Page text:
In the race for riches in the sports world, NASCAR is on the right track. The National Association for Stock Car Auto Racing serves as the sanctioning body for stock car racing, one of the most popular spectator sports in the US. It runs more than 100 races each year in three circuits: the Nationwide, Camping World Truck, and its signature Sprint Cup Series. Featuring popular drivers such as Jeff Gordon and Tony Stewart, the Sprint Cup draws millions of fans to the tracks each year. In addition to organizing and promoting the races, the association negotiates broadcast rights and licenses the NASCAR brand for merchandise. NASCAR was founded in 1948 by Bill France Sr. and is still owned by the France family.
In addition to its three primary national races, NASCAR runs four regional races, one local grassroots series, three international races, and GRAND-AM Road Racing (competition on road courses with different classes of cars).
Traditional sports fans might look skeptically at the mix of high octane fuel and horsepower, but NASCAR operates in much the same way as other sports leagues. The association generates most of its revenue from television broadcasters willing to pay ever increasing sums for the right to carry NASCAR events.
and SPEED channels all air racing events under a joint broadcasting package worth $4.4 billion. The television deal began in 2007 and runs through 2014. Another significant portion of revenue comes from corporate sponsors: telecommunications giant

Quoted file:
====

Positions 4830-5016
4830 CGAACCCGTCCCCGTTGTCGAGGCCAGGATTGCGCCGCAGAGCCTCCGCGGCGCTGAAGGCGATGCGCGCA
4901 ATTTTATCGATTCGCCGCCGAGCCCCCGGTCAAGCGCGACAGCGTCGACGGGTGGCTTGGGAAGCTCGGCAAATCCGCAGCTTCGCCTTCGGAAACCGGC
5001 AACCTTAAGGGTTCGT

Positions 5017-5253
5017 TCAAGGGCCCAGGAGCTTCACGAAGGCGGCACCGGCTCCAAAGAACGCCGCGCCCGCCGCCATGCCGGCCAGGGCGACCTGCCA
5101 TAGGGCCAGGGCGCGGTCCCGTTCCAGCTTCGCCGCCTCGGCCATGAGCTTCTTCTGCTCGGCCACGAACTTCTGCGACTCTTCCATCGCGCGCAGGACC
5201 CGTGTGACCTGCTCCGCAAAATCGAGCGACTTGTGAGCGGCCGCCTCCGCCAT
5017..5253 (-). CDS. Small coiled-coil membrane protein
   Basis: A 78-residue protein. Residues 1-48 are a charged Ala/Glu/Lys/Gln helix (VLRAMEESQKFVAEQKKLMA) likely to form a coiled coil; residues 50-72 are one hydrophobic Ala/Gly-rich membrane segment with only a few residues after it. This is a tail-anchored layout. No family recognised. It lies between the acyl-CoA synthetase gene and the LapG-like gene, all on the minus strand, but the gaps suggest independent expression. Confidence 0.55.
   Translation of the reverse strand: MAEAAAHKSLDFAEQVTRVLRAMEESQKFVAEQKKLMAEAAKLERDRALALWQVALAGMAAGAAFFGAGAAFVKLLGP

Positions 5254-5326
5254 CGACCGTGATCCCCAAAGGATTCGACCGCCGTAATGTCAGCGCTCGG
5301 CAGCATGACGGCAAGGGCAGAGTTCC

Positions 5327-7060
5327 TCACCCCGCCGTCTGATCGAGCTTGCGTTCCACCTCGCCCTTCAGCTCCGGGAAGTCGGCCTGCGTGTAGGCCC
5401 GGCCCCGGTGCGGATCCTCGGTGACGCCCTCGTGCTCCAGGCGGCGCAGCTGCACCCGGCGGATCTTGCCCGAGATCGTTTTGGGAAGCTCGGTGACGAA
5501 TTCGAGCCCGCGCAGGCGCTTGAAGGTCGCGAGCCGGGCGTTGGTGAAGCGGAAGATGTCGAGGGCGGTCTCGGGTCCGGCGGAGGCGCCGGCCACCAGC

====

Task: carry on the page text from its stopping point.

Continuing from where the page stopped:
sponsors NASCAR's premier racing circuit under a 10-year, $750 million marketing deal that began in 2003.
NASCAR races are broadcast in 150 countries in 20 languages. It sanctions more than 1,200 races at 100 tracks in more than 30 US states, Canada, Europe, and Mexico.
NASCAR is headquartered in Daytona Beach, Florida and operates through offices in eight cities across North America.
The racing organization continues to work on expanding its fan base beyond the core audience of Southern white males to include more urban and female fans. Part of that effort has included the construction of new race courses outside of the South. Coincidentally (or perhaps not), the France family also controls publicly traded
International Speedway Corporation
(ISC), the largest racetrack operator in the US, which now has facilities in Chicago and New York.